As for America's own military strategy, Kennedy -- a World War II hero, no pacifist -- declared that we have "deliberately chosen to concentrate on more mobile and efficient weapons with lower but entirely sufficient yield," and thus "(our) security would not be diminished by a reduction of our nuclear stockpile."

All Americans gratefully respect the nuclear laboratories and production plants that have contributed so much to our security for so long; but their concern about their future funding must not be allowed to override the long-held convictions of their best scientists that all nations of the world, including our own, would be safer when all nations of the world cease the testing, production and possession of all weapons of mass destruction; and while this is being achieved, a fully adequate U.S. deterrent could be maintained with a sharply reduced number of nuclear weapons in the stockpiles of both the United States and Russia. That step in turn would facilitate the initial items on Obama's nuclear agenda: (a) to safeguard and secure all vulnerable nuclear weapons and material anywhere in the world from falling into the hands of terrorists or failed states; (b) speed the termination of the North Korea and Iran nuclear weapons programs; and (c) enhance and encourage the long-neglected enforcement of the Nuclear Non-Proliferation Treaty as well as the proposed new ban on making fuel for nuclear arms; all this while the United States ratifies and works to bring into force the Comprehensive Nuclear Test Ban Treaty. Such a reduced U.S. arsenal would also be easier and cheaper for us to maintain, to modernize and to make certain of its security and stability.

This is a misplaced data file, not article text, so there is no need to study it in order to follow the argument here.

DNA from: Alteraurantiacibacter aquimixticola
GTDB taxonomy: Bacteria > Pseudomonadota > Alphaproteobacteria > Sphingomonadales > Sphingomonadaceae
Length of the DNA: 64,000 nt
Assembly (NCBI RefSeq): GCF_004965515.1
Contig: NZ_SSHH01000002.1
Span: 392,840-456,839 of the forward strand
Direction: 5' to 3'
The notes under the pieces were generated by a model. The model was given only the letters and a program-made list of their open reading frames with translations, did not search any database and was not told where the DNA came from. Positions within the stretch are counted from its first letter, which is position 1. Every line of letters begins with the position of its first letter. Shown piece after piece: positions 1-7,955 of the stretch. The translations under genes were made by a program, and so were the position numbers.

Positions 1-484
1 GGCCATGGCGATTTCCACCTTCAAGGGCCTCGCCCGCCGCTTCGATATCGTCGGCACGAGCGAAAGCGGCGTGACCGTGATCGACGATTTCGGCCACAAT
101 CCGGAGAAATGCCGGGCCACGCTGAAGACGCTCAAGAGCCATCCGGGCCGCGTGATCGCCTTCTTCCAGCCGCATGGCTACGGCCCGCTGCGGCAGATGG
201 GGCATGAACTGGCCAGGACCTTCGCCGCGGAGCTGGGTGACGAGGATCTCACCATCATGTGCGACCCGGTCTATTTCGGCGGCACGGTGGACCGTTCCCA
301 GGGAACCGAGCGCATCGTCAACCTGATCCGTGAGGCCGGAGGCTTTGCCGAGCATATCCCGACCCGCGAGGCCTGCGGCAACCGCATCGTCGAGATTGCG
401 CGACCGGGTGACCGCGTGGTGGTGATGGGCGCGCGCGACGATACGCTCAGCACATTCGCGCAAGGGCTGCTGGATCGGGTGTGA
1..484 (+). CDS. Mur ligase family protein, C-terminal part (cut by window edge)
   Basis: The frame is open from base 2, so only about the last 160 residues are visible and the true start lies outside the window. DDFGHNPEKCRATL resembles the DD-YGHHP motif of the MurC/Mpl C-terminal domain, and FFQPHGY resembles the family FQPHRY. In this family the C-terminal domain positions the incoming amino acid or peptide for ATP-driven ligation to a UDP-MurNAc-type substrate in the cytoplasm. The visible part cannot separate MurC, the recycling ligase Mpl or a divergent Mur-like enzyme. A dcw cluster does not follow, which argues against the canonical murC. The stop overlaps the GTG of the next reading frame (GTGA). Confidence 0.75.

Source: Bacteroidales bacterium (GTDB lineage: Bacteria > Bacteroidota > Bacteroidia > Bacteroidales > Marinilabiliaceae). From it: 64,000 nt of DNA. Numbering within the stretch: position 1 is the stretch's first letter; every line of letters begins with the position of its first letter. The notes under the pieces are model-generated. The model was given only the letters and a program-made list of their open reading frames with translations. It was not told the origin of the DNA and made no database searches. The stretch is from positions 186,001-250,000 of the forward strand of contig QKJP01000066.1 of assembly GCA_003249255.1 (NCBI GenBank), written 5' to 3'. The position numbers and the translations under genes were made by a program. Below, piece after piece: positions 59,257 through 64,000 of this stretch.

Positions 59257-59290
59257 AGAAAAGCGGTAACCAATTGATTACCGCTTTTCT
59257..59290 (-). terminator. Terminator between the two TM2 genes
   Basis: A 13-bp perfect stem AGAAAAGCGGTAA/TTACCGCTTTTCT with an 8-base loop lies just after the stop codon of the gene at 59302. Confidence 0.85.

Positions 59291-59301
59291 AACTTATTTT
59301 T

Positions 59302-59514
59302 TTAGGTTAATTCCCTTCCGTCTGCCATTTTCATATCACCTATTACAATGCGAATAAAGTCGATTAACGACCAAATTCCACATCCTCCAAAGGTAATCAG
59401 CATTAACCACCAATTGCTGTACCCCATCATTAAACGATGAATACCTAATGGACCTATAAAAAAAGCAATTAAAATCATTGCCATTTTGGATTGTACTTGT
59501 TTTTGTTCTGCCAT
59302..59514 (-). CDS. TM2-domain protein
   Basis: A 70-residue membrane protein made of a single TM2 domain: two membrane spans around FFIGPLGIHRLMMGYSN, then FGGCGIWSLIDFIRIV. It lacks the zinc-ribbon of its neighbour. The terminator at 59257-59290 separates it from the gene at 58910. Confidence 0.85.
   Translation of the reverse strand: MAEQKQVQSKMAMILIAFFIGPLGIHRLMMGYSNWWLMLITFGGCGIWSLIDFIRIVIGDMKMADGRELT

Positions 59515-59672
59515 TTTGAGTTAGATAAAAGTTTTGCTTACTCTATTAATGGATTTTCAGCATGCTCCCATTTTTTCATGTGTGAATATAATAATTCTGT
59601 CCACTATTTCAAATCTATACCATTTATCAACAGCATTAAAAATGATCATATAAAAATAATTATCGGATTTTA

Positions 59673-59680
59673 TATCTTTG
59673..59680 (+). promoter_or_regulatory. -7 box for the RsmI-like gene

The critics of the Kennedy-Obama goal of a nuclear weapons-free world like to cite Ronald Reagan. But not his 1984 State of the Union message in which he spoke directly to the people of the Soviet Union: "A nuclear war cannot be won... it must never be fought. The only value in our two nations possessing nuclear weapons is to make sure they will never be used. But then would it not be better to do away with them entirely?" His wife said he "had many hopes...to create a world free of nuclear weapons." Those critics should also be careful about citing Reagan's last two Chiefs of Staff, Howard Baker and Ken Duberstein, his Secretary of Defense Frank Carlucci, his Secretary of the Navy John Lehman, his National Security Adviser Robert McFarlane, his Secretary of State George Schultz and his Deputy Secretary of State John Whitehead, all of whom joined in a statement this year by the bipartisan Partnership For a Secure America calling for a "verifiable, irreversible and non-discriminatory fissile material cut-off treaty, a comprehensive ban on nuclear testing, and a reduction of all nuclear arsenals, including our own, to the minimum achievable level."

Other steps on the Obama nuclear agenda include increased U.S. support for the Nuclear Non-Proliferation Treaty and the International Atomic Energy Agency at the Treaty Review Conference next year; and the elimination of unnecessary irritants between the United States and Russia to facilitate the aforementioned mutual reduction of their respective nuclear stockpiles.

This is a formidable number of steps facing Obama to reach the Kennedy dream, involving a host of controversial issues. But the worldwide abolition of nuclear weapons is not only a diplomatic issue, although it will require masterful diplomacy; not only a military security issue, although we must keep our conventional weapons ready; and not only a political issue (although the nay-sayers will try to make political hay out of it). It is a moral issue -- indeed, a moral imperative.